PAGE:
Entertainment demands that religions must continually supply fresh material; hence religion creates its own reality tied to the powerful desire to escape from reality. But, even reality has to be interpreted through dogmatic fantasy to stay entertaining and keep the business operating. But don’t tell me it's anything but entertainment, because, if we notice, whenever stark reality stands cut on its own, it usually gets rejected in favor of the fantasy creations.
I stumble across information from many sources. On the I.D. Channel program, “Who the (Bleep) Did I Marry?” was a true story about a woman who got romantically involved with a guy for years. She was in person, relating her history with him, as the program played out. He would disappear for weeks or months during their relationship. In the end, it turned out that he confessed to being a bank robber and was arrested. At the end of the program, after admitting that she was deceived by him the entire time, she was still in love with him. I ran to grab something to write down her remark about this. She said, “I was head over heels in love with him, even if he was a made-up person.” My goodness, how many are “in love with Jesus,” even if he is only a made-up person?!
Tim R. writes of his experience of “being saved” - one of those frequently related conversions so often seen on this site. He says, ”That night, I decided I would pray to be saved. I walked down to the front where the preacher, my aunt, and cousin all led me in a prayer to ask Jesus into my heart. It was a very emotional experience for me. I believed I was truly saved.” Again, I ask you to re-read what he has said, only this time substitute “Allah, Mithra, Apollo, Baal, etc. into my heart.” Get it? It was a “very emotional experience” for everyone believing in them who did so, too. Do those emotions last, any longer than the gods did, or did the believers just keep up the practice of striving to maintain those emotions? (And what the hell do those emotions have to do with either reality or morals?)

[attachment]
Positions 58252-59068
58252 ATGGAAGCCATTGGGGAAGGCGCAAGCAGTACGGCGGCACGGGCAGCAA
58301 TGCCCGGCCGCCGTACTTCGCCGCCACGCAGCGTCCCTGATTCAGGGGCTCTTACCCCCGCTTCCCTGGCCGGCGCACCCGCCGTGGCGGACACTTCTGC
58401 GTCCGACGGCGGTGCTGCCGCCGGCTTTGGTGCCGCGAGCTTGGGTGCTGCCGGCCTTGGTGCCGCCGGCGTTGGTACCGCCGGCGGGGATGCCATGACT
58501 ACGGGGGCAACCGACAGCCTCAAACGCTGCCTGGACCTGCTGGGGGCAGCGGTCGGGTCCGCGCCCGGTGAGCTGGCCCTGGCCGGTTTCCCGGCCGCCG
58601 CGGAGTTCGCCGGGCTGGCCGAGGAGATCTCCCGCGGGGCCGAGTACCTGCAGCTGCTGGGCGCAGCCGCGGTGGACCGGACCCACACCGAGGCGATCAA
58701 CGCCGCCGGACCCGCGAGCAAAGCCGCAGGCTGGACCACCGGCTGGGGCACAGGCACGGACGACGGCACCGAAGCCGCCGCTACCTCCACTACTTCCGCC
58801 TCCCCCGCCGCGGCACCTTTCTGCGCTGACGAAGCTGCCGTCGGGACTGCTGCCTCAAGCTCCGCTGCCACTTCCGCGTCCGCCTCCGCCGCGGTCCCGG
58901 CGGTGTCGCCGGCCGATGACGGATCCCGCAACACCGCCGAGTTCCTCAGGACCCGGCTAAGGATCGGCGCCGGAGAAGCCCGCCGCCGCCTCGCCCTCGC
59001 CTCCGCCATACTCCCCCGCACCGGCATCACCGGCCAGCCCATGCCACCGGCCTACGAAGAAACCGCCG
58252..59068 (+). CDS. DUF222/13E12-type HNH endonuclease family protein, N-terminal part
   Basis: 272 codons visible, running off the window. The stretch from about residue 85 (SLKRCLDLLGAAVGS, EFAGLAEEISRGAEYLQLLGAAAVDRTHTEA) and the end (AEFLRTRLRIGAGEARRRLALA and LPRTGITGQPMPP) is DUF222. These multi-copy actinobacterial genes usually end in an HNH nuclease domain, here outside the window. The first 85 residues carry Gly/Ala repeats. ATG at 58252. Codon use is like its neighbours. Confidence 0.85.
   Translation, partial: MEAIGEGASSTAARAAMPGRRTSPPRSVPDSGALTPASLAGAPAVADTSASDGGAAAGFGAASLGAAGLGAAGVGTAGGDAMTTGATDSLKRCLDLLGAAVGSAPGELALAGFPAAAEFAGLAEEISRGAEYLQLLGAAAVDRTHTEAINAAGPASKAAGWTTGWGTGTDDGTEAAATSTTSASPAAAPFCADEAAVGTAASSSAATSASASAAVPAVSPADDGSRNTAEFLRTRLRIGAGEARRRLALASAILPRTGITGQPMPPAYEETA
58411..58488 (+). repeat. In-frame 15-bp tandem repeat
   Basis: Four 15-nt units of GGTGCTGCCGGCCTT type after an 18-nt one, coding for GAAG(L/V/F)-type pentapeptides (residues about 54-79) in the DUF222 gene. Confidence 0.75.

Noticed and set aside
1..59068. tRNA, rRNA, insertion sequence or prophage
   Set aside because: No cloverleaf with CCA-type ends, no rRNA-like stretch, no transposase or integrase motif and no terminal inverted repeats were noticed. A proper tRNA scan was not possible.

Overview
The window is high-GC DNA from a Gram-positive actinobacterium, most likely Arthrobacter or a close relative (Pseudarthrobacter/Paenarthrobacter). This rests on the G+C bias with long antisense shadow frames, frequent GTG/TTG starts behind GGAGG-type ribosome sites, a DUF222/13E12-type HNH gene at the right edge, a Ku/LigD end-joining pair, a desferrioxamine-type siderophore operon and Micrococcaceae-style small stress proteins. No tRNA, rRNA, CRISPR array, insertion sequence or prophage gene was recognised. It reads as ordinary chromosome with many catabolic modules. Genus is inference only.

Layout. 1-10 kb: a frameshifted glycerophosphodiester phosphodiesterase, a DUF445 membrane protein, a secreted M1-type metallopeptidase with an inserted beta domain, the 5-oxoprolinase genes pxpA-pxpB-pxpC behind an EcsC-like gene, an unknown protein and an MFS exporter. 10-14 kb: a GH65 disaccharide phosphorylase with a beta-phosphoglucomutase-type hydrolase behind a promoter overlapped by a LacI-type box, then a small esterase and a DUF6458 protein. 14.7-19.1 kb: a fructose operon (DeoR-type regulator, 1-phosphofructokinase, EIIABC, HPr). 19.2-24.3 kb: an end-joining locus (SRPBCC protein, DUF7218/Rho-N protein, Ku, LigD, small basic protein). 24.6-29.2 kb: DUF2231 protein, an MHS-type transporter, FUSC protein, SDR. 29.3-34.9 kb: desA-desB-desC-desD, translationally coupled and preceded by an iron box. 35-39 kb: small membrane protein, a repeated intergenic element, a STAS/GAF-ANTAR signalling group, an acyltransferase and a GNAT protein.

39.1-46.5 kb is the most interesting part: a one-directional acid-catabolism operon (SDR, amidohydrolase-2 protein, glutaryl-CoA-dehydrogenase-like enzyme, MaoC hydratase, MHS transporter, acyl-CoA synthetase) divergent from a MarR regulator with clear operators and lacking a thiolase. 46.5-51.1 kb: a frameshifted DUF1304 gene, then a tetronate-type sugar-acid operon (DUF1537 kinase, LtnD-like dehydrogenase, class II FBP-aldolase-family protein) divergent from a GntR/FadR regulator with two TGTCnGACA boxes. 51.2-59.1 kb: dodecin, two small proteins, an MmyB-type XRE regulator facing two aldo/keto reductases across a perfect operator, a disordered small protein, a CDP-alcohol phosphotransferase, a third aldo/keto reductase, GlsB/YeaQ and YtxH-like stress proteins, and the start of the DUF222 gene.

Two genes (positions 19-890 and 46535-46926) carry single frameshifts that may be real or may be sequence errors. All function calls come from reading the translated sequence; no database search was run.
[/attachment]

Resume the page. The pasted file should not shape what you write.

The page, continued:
Okay, so religious faith-rituals are all about the “emotional transformation it effects on the audience.” You might say that the emotional triumphs over the rational, which the believers must ﬁnd boring and thought-provoking, which is not entertaining, which takes thinking, which isn't fun. (They’re spoiled that way, don’t you think?) But this causes problems; for, if emotions are sanctiﬁed, how do religious leaders reconcile the mixed message of, “If it feels good in the Holy Spirit and in Jesus, it's good, go for it,” with If it feels good, don’t do it,” as in “Don't have sex before marriage.”? But, according to those same criteria, if it feels good, do it, and repent later. After all, repenting feels good too. (In some Islamic societies, males and females are separated; females are covered from head to toes. This policy leads to homoerotic tendencies - which are forbidden and punishable.)
When people are unwilling or unable to distinguish between entertainment and reality, they set themselves up for emotional manipulation and confusion of mind. They make their emotions available for dictators, clergy, and radical movements of all stripes. When they are willing to follow those emotions they can use them to deny rights, destroy, to feel justiﬁed in threatening the lives, rights, and properties of others who do not share their entertained emotions.
Wow. That’s costly entertainment!